With North Dakota’s introduction of a freedom of expression bill Jan. 19, student journalists in other states might want to know how to work on legislation in their states.
The John Wall New Voices Act is designed to protect student First Amendment rights both public high schools and public and private colleges.
Seven states have passed legislation protecting student expression at the scholastic levels, and Illinois protects college-level speech.
Students or advisers interested in obtaining materials to consider working on legislation can check these resources:
• SPLC model legislation to protect student free expression rights
• SPLC map and model guidelines for legislation
• JEA/SPRC Blueprint for state legislation
by Stan Zoller
The 18-word Tweet said it all.
“This attack on freedom of speech and freedom of press must not be tolerated. Be bold. Stand firm.”
And so it is, another militant organization seeks to spew its venom on innocent people because of ideological differences. This one goes far beyond the offices of Charlie Hebdo. Where this one hits home for all of us is that we have the opportunity practice what we teach – freedom of the press.
It’s a good time to take a step back and reflect on the times an administrator has subjected us to prior review or prior restraint for seemingly unsubstantiated reasons, except for the fact that they disagree, or they fear higher level authorities.
Yes, it’s annoying and yes it challenges the very fabric of what most journalism educators teach. Many, so it seems, go with the flow out of fear for their jobs.
As you watch the coverage of the massacre in Paris you may come to the realization that in the scope of things, we have it easy.
We can establish a dialogue with stakeholders in our student media to argue and maybe even resolve our differences without fearing for our lives.
Ten staff members of Charlie Hebdo who dared to have an opinion and two police officers who dared to do their job didn’t have the same luck.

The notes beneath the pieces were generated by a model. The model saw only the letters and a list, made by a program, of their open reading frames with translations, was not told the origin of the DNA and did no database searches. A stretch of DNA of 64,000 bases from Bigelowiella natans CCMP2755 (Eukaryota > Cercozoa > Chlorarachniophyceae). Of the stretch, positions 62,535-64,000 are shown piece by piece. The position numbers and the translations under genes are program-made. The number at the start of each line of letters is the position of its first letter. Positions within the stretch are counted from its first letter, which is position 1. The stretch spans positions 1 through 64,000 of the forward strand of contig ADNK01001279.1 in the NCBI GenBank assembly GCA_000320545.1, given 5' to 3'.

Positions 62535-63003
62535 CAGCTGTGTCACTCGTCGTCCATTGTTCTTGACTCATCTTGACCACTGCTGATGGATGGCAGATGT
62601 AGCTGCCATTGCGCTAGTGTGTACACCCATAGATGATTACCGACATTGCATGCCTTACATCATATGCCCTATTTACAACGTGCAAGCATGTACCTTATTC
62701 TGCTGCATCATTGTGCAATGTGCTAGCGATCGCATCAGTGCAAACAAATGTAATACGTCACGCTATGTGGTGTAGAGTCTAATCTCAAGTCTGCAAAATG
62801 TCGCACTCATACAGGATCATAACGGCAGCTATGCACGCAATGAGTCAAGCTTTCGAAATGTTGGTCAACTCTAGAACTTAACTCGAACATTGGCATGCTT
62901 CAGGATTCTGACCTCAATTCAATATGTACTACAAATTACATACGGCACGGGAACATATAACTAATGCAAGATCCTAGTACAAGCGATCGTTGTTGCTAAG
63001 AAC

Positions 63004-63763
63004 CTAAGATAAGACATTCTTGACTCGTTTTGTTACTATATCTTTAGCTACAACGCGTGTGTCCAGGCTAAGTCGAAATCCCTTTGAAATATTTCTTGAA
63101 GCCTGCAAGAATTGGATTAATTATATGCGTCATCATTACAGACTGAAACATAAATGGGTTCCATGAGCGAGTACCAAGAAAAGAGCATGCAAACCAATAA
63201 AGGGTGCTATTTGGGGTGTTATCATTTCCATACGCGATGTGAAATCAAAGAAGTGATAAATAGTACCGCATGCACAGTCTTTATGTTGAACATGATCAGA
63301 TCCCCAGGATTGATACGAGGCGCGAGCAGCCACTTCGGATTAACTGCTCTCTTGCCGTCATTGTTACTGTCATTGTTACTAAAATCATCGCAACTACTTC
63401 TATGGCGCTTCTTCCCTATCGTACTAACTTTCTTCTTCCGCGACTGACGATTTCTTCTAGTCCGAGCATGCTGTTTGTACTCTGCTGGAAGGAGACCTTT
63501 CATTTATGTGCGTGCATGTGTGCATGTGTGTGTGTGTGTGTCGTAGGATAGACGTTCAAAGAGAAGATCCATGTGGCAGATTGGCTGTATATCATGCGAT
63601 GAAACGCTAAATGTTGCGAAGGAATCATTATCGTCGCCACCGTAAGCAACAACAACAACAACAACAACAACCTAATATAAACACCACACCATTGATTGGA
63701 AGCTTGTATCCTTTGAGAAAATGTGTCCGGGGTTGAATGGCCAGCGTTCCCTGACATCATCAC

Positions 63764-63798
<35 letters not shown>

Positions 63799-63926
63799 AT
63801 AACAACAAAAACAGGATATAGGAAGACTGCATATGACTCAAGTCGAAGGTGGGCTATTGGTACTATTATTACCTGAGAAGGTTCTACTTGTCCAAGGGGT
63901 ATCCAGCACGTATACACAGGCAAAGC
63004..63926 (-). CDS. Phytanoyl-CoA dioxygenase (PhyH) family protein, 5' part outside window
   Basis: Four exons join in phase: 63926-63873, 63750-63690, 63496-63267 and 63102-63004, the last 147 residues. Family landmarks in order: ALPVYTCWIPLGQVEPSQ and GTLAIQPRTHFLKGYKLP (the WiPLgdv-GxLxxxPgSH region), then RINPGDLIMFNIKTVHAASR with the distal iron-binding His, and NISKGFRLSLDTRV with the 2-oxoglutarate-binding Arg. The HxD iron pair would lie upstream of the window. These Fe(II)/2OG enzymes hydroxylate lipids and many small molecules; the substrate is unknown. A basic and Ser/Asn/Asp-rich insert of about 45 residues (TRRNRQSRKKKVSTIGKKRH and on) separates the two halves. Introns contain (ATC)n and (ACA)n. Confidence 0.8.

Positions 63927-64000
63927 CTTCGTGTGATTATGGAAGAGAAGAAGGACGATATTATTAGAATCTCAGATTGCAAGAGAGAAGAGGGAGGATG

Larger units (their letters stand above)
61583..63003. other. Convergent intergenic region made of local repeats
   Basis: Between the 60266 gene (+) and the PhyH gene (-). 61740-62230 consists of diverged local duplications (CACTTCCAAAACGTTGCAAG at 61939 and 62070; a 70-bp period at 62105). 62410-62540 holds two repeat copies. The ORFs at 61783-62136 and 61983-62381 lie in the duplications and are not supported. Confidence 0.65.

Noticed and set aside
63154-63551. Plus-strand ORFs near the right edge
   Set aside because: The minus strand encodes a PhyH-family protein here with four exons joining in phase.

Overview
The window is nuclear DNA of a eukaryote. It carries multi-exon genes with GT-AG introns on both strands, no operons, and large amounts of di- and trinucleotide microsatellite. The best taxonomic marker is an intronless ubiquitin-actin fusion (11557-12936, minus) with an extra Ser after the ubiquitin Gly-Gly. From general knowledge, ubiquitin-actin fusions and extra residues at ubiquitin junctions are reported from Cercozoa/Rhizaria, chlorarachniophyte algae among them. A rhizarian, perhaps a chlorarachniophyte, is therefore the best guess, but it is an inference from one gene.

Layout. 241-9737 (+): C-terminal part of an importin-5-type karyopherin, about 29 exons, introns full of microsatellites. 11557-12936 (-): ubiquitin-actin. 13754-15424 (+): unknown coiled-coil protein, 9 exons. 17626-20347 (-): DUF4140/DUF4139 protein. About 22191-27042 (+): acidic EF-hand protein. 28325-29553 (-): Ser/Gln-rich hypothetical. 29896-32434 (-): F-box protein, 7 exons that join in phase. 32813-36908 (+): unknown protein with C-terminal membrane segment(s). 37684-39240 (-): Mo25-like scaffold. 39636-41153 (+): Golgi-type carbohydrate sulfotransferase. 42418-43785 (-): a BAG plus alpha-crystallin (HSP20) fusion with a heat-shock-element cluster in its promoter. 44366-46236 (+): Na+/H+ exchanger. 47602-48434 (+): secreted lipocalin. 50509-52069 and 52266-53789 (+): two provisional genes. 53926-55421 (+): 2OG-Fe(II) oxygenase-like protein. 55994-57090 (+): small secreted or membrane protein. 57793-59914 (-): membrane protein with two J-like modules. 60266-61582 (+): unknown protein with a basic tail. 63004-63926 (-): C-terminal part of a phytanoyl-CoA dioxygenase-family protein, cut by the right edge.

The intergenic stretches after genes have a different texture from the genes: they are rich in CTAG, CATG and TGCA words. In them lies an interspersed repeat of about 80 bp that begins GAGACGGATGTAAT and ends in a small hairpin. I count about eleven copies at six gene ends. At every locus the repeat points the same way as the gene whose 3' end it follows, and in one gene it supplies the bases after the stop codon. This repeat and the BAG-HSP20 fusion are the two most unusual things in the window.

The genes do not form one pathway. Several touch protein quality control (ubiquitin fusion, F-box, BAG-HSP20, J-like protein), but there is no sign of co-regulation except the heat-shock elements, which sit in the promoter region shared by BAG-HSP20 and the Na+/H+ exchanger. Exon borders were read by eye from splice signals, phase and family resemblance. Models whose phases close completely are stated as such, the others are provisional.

It might be a good time for journalism educators, especially those at the high school level, to take a break for social media, story planning and – yikes – even deadlines, to spend a class or two looking at journalists who died simply because they were journalists – simply because they sought the truth – simply because they wanted transparency.
According to the Committee to Protect Journalists, 61 journalists were killed last year. Since 1992, the CPJ reports that 1,101 journalists have been killed. Some were killed covering war zones, others because they were journalists.
All because they were practicing freedom of the press.
And so it bears repeating: “This attack on freedom of speech and freedom of press must not be tolerated. Be bold. Stand firm.”
And consider yourself fortunate.
Sometimes it’s the bad things in life that help a person find a cause, a passion or a pathway. From a Pulitzer Prize-winner who sued his principal in the ‘70s to two teens, still closely involved in censorship issues at their own schools, those at the Student Press Law Center’s 40th anniversary dinner Oct. 16 heard stories every teen journalist and adviser should hear.
by Megan Fromm
This weekend, JEA President Mark Newton, board member Stan Zoller and I all participated in the “Because News Matters” summit on news literacy in Chicago. Hosted by the McCormick Foundation, the Poynter Institute, and other partners, the summit was an opportunity to bring together key stakeholders interested in news literacy education.